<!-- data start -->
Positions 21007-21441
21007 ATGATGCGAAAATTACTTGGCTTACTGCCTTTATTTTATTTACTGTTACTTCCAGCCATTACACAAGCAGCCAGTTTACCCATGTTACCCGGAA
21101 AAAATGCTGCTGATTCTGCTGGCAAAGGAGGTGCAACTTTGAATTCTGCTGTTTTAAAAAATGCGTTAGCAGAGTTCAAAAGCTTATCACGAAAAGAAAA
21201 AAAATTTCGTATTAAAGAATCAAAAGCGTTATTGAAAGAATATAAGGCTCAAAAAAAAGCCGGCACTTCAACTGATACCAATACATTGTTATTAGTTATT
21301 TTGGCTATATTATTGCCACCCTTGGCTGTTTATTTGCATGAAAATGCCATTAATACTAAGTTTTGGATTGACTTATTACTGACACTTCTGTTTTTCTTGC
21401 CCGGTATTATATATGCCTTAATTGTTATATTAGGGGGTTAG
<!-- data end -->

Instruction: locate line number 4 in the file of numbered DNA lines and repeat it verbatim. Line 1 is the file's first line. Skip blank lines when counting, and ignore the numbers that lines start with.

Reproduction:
21201 AAAATTTCGTATTAAAGAATCAAAAGCGTTATTGAAAGAATATAAGGCTCAAAAAAAAGCCGGCACTTCAACTGATACCAATACATTGTTATTAGTTATT